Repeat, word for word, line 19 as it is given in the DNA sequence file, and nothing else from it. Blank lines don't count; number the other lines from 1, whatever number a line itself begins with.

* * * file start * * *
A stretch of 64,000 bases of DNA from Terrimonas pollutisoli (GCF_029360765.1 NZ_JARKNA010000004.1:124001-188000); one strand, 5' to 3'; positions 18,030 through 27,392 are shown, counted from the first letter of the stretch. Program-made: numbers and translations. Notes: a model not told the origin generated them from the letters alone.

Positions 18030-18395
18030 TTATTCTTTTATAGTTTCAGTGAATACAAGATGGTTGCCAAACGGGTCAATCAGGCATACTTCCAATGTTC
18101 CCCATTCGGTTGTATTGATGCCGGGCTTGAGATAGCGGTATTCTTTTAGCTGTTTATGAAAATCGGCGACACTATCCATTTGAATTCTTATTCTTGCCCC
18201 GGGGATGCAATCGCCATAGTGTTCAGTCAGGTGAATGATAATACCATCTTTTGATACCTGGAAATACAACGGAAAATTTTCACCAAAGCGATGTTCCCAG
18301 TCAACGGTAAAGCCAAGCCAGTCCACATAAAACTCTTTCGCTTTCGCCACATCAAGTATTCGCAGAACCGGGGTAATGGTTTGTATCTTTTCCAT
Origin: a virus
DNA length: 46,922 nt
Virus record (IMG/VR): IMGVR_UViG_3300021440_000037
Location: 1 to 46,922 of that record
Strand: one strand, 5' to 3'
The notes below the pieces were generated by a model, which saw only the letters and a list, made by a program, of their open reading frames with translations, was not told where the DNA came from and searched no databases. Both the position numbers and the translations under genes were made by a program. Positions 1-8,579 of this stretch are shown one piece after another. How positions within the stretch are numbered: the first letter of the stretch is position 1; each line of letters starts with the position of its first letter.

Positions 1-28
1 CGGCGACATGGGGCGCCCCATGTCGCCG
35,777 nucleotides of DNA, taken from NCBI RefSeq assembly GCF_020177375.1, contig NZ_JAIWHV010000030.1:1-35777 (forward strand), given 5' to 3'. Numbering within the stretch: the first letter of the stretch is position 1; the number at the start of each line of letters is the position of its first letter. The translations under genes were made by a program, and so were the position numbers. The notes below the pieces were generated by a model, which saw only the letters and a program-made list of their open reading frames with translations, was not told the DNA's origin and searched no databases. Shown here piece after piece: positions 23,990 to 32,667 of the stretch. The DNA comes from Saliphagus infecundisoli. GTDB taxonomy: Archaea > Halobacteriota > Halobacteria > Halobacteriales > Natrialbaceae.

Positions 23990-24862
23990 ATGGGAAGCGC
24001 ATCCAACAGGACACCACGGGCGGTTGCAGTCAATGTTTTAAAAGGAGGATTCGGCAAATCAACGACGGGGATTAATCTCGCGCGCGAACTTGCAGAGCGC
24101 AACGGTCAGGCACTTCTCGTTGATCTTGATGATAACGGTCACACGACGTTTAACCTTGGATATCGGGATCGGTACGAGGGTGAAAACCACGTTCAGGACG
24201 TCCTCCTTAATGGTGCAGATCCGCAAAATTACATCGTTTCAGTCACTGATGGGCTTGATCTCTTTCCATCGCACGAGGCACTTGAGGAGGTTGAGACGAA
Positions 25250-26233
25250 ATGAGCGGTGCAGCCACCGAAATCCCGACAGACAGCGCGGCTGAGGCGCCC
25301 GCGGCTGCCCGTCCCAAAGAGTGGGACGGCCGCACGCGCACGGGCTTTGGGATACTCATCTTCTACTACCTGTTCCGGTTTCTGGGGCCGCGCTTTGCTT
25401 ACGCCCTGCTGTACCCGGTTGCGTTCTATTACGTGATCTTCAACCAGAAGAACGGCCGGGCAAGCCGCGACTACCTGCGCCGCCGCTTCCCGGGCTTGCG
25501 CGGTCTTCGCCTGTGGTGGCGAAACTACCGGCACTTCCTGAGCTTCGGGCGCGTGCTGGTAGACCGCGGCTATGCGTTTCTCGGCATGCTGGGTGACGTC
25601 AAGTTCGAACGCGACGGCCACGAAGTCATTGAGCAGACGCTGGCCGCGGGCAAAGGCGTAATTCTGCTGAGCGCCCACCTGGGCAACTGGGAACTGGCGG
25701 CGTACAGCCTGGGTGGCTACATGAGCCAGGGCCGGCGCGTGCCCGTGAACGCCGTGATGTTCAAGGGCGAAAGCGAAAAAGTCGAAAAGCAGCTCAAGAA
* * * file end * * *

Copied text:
24101 AACGGTCAGGCACTTCTCGTTGATCTTGATGATAACGGTCACACGACGTTTAACCTTGGATATCGGGATCGGTACGAGGGTGAAAACCACGTTCAGGACG